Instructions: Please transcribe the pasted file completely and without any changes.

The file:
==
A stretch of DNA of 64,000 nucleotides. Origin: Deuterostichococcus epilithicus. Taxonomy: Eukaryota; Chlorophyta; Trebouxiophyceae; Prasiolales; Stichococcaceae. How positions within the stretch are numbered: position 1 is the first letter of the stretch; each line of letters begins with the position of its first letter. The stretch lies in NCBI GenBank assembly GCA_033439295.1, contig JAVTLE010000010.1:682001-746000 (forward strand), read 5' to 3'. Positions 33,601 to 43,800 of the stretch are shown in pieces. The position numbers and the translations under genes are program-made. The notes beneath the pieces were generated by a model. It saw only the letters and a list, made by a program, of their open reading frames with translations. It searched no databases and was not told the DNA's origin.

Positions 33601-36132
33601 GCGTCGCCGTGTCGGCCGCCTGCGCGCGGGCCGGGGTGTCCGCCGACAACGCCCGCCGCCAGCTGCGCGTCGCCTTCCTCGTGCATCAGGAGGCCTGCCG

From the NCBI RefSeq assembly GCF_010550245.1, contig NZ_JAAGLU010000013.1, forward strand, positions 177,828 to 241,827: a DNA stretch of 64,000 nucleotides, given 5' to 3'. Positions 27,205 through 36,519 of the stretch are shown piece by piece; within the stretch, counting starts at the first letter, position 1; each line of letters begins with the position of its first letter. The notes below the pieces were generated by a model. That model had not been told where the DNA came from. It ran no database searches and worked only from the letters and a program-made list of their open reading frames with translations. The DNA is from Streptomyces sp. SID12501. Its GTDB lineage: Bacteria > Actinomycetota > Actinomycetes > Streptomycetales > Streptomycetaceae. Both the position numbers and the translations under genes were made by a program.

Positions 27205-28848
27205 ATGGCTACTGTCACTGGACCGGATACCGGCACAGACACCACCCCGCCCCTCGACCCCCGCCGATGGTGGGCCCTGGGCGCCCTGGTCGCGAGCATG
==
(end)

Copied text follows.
A stretch of DNA of 64,000 nucleotides. Origin: Deuterostichococcus epilithicus. Taxonomy: Eukaryota; Chlorophyta; Trebouxiophyceae; Prasiolales; Stichococcaceae. How positions within the stretch are numbered: position 1 is the first letter of the stretch; each line of letters begins with the position of its first letter. The stretch lies in NCBI GenBank assembly GCA_033439295.1, contig JAVTLE010000010.1:682001-746000 (forward strand), read 5' to 3'. Positions 33,601 to 43,800 of the stretch are shown in pieces. The position numbers and the translations under genes are program-made. The notes beneath the pieces were generated by a model. It saw only the letters and a list, made by a program, of their open reading frames with translations. It searched no databases and was not told the DNA's origin.

Positions 33601-36132
33601 GCGTCGCCGTGTCGGCCGCCTGCGCGCGGGCCGGGGTGTCCGCCGACAACGCCCGCCGCCAGCTGCGCGTCGCCTTCCTCGTGCATCAGGAGGCCTGCCG

From the NCBI RefSeq assembly GCF_010550245.1, contig NZ_JAAGLU010000013.1, forward strand, positions 177,828 to 241,827: a DNA stretch of 64,000 nucleotides, given 5' to 3'. Positions 27,205 through 36,519 of the stretch are shown piece by piece; within the stretch, counting starts at the first letter, position 1; each line of letters begins with the position of its first letter. The notes below the pieces were generated by a model. That model had not been told where the DNA came from. It ran no database searches and worked only from the letters and a program-made list of their open reading frames with translations. The DNA is from Streptomyces sp. SID12501. Its GTDB lineage: Bacteria > Actinomycetota > Actinomycetes > Streptomycetales > Streptomycetaceae. Both the position numbers and the translations under genes were made by a program.

Positions 27205-28848
27205 ATGGCTACTGTCACTGGACCGGATACCGGCACAGACACCACCCCGCCCCTCGACCCCCGCCGATGGTGGGCCCTGGGCGCCCTGGTCGCGAGCATG